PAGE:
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Troup County’s COVID-19 death toll hits 200

Troup County recorded its 200th death related to COVID-19 this week and has seen an increase in cases, according to the latest numbers from the Georgia Department of Public Health.

In the last two weeks, Troup County has had 91 new cases of COVID-19. In the two weeks before, Troup had 29 total cases, per GDPH data.

Dr. Kenneth Horlander, MD, who works at Emory at LaGrange and Wellstar West Georgia in LaGrange, said COVID-19 cases have been increasing since around the beginning of June in Troup County. Additionally, he said hospitalizations are going up.

“I think [hospitalizations are] partly going up because of the increase in cases in general. You’re going to have a percentage of people who catch COVID,” he said. “A percentage of them are going to get sicker, just like before.”

He hypothesized that the increase in cases is due to the more transmissible Delta variant and restrictions such as mask requirements and social distancing being decreased.

He said he didn’t think the Delta variant made people sicker, only that it was more transmissible.

“People who have any increase in risk such as being older, being obese, having hypertension or other comorbidities like diabetes, etc. — anybody with any of those things who does think they caught COVID, they need to get checked to see if they have COVID,” he said.

“And if they do, those people with increased risk need to go get the monoclonal antibody infusion.”

Horlander said the monoclonal antibody infusion is offered at Wellstar.

“Any of the doctors can order it… doctors, the nurse practitioners or the PAs that are out there working, as long as they know about it,” he said.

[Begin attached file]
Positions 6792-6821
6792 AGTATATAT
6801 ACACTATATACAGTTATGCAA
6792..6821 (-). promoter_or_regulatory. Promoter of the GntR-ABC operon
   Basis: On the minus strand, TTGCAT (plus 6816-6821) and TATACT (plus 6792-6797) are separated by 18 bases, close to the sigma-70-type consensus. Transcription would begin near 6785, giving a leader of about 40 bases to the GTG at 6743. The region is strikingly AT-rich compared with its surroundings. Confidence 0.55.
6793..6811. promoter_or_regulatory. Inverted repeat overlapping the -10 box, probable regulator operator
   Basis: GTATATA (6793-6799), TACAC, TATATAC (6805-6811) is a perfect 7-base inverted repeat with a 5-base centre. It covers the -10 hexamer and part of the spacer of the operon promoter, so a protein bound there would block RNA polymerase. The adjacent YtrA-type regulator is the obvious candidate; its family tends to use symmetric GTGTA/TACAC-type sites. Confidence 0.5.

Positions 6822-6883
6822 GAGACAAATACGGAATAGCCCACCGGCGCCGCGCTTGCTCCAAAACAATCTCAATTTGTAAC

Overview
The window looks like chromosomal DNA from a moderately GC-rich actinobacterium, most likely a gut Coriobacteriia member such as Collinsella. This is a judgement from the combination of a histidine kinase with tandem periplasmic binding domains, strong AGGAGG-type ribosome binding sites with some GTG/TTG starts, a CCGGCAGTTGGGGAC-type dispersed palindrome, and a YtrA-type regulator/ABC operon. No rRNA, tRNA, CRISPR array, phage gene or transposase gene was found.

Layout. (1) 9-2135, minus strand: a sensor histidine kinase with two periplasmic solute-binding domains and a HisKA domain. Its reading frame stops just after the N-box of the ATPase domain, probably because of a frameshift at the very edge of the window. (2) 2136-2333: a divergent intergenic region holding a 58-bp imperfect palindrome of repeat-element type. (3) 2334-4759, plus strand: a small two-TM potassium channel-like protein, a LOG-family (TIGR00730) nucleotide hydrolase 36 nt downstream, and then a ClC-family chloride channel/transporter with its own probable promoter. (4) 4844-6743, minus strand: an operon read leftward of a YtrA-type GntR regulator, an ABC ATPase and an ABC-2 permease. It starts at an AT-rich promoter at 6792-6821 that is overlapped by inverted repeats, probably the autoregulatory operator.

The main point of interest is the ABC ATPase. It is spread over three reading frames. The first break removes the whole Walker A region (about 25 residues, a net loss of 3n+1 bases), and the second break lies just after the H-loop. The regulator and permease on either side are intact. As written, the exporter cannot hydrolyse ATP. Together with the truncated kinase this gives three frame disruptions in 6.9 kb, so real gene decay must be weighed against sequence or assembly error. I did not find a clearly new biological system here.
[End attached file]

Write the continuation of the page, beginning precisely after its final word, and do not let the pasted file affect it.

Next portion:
He explained that people with the aforementioned risk factors are at a higher risk of dying from COVID-19.

“This monoclonal antibody infusion works. This literally will save people’s lives, but only if they go get it. And they have to get it within 10 days [of experiencing symptoms]. … The drug only works when you use it early,” he said.

Horlander said that by the time a person gets sick enough to be hospitalized, it’s too late for the infusion.

Additionally, he said that people without the aforementioned risk factors can’t get it.

“But so many people in Troup County have one of those [risk factors]. And even hypertension counts,” he said.

Horlander said vaccination rates in Troup County are still relatively low.

A total of 26% of Troup County residents are fully vaccinated, according to GDPH, while 28% have had at least one dose.

Horlander stressed that almost everyone should get vaccinated against COVID-19.

“If you’re vaccinated, you’re extremely unlikely to get critically sick,” he said.

“It really does protect against critical illness very, very well.”

He said that all of the people currently hospitalized in his hospital for COVID-19 haven’t been vaccinated against it.

“It’s the non-vaccinated people that are getting very sick,” he said.

“Now, people who have the vaccine can still catch COVID. Because, you remember, it’s like 95% protective. So, 5% will still catch it and get sick some time, but just not critically sick.”

Horlander said that many people, especially in Troup County, have the misconception that because they have certain conditions, they shouldn’t get vaccinated against COVID-19.

Reasons he said people have given for not getting vaccinated include having rheumatoid arthritis, being on immunosuppressant medication and having a child with Down Syndrome.

“And when I talk to these people, it’s the opposite of what’s true,” he said.

“Those people need the vaccine more than anybody else. And their family members need the vaccine to not spread COVID to them. … People who have illnesses, comorbidities, immunosuppression for any reason — they need the vaccine.”

Horlander said the hospital has recently had COVID-19 patients in their 20’s die from the disease.

The World Health Organization recently recommended that even fully vaccinated people wear masks to stop the spread of the Delta variant.

Horlander said he agrees with this advice because COVID-19 vaccines don’t completely protect against catching the disease or spreading it to others. He said that he’s had a couple of vaccinated patients who got sick anyway.  One of them, an immunosuppressed patient, had to be hospitalized.  However, Horlander said he thought the patient probably would have died if he hadn’t been vaccinated.